VF Corp. Mum On Majestic Sale To UA Could Disney Really Let Go Of ESPN? ESPN Green Lights Celtics-Lakers "30 For 30" Nike Files Flurry Of Tech Patent Former MLBers Launching Private-Equity Fund Patriots Could Play Raiders In Mexico Next Season Under Armour Changing Stock Ticker Symbols Dick's Keeping 22 Sports Authority Stores Ravens Looking To Update M&T Bank Stadium ESPN Financials Lower In Disney's Q4
FLEET LOOKS FOR BOTTOM LINE IN ATTEMPT TO CHANGE IMAGE
Published September 18, 1997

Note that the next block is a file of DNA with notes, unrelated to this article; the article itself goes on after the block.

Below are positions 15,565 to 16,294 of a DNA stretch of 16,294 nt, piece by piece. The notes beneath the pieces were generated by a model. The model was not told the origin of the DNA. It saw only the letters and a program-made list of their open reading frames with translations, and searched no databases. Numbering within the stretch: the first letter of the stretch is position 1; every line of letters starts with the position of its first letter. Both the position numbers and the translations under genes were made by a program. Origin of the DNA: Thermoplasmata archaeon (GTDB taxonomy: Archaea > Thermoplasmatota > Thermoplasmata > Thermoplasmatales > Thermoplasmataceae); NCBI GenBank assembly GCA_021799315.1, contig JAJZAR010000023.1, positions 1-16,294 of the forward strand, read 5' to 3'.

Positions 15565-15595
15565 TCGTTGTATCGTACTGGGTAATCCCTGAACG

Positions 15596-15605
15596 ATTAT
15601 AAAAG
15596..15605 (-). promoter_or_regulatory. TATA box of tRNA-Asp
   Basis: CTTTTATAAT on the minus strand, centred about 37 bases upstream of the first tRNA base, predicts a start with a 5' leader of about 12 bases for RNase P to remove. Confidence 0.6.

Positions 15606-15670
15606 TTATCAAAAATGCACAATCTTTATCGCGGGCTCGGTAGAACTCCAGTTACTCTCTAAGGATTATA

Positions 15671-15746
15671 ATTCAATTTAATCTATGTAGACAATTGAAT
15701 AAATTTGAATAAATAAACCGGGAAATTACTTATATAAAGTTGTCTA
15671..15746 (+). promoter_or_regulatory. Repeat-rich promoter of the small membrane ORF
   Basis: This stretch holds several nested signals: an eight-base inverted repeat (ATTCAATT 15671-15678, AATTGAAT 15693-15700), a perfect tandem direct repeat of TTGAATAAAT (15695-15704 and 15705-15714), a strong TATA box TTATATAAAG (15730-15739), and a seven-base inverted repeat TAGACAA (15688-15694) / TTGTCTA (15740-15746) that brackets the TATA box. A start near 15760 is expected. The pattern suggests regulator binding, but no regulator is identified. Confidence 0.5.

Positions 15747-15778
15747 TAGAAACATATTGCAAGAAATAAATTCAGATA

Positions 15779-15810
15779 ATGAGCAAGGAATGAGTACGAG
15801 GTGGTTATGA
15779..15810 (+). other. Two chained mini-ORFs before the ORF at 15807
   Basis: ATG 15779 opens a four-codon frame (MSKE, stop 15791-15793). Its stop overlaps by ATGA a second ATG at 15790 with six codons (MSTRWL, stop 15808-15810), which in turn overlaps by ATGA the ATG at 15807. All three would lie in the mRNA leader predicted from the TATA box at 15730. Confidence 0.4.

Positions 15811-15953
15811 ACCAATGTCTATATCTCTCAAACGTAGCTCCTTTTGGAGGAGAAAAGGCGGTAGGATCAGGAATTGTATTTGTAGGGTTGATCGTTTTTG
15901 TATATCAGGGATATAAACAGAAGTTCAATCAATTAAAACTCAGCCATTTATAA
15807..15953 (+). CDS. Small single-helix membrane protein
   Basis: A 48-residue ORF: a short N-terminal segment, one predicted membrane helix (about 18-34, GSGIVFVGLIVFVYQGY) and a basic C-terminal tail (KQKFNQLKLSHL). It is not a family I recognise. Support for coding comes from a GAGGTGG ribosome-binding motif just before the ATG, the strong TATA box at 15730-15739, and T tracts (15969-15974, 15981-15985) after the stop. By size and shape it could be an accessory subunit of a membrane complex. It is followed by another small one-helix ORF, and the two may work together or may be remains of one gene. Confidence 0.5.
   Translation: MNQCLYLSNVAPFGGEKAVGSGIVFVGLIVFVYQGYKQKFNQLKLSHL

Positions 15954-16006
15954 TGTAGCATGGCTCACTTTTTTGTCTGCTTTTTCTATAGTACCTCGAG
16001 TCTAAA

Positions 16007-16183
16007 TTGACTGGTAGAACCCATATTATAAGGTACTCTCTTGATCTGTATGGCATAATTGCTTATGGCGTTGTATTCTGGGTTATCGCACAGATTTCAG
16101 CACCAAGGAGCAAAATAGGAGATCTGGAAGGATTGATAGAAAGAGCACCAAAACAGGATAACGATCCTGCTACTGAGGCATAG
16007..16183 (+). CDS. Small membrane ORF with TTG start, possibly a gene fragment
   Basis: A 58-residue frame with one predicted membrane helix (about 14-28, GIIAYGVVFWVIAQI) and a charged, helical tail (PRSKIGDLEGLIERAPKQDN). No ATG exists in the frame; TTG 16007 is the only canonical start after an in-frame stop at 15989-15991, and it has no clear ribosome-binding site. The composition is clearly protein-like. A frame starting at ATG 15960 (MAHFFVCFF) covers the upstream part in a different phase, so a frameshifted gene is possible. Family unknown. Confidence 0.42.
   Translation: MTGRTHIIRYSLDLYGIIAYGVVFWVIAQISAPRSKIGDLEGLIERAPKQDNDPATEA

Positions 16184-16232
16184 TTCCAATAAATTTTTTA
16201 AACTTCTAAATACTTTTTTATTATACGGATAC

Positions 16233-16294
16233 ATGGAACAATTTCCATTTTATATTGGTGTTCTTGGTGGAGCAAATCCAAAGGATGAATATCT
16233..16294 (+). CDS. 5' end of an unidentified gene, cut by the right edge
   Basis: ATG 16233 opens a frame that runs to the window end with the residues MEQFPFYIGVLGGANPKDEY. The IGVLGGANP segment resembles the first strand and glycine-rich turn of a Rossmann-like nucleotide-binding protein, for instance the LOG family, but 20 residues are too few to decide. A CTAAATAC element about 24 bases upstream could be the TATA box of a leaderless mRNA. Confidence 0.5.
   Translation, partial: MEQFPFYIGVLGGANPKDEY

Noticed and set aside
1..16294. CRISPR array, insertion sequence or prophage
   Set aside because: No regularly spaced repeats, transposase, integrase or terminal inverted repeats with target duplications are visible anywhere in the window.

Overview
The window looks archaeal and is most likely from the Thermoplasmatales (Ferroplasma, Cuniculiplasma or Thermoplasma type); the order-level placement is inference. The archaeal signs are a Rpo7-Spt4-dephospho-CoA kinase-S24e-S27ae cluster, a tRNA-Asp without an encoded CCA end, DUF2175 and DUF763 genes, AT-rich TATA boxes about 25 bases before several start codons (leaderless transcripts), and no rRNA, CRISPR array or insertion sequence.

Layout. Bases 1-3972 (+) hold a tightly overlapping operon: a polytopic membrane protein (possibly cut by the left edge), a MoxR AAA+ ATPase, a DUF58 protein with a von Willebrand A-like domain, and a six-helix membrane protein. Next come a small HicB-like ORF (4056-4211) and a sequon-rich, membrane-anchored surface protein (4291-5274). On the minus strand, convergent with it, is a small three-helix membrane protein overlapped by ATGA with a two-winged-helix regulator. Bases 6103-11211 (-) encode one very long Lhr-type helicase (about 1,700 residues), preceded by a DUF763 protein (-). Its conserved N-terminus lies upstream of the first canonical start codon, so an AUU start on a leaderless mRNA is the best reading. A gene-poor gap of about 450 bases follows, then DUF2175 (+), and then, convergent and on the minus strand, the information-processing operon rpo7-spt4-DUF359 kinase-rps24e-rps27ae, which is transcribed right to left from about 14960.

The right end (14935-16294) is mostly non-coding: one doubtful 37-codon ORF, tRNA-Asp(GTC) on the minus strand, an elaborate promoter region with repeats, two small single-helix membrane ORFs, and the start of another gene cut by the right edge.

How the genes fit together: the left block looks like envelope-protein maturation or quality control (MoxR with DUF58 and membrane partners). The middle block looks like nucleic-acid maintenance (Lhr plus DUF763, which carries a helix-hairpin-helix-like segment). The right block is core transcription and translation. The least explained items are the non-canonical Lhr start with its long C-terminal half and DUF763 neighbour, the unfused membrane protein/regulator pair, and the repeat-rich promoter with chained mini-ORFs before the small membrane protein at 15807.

The Fleet Financial Group's attempt to "change its image from a rah-rah civic booster to more of a bottom-line- oriented group," examined by Tina Cassidy of the BOSTON GLOBE. Fleet yesterday finalized a $185M loan to the Ravens, which company spokesperson James Mahoney said is "being viewed around the league as breaking new ground in terms of financing because of the structure, because of the level of debt. The more sophisticated debt structure allows for a higher level of debt." Cassidy adds that the Ravens' deal "some say, was meant to put the industry on notice that Fleet's sports lending division is not retreating in the wake" of the John Spano incident. In a related note, Celtics CFO Richard Pond discussed the team's decision to "shop for another bank" and sever ties with Fleet. Pond: "They weren't being as proactive as we wanted them to be. I think a big part of a relationship is feeling like you're really wanted. Much like a personal relationship would be. I think also, in their defense, they were going through a period internally where they didn't know who was going to be leading the charge." Fleet execs say the team's decision "has nothing to do" with the resignation of David Splaine, former head of its sports lending division, "and everything to do with money" (BOSTON GLOBE, 9/17).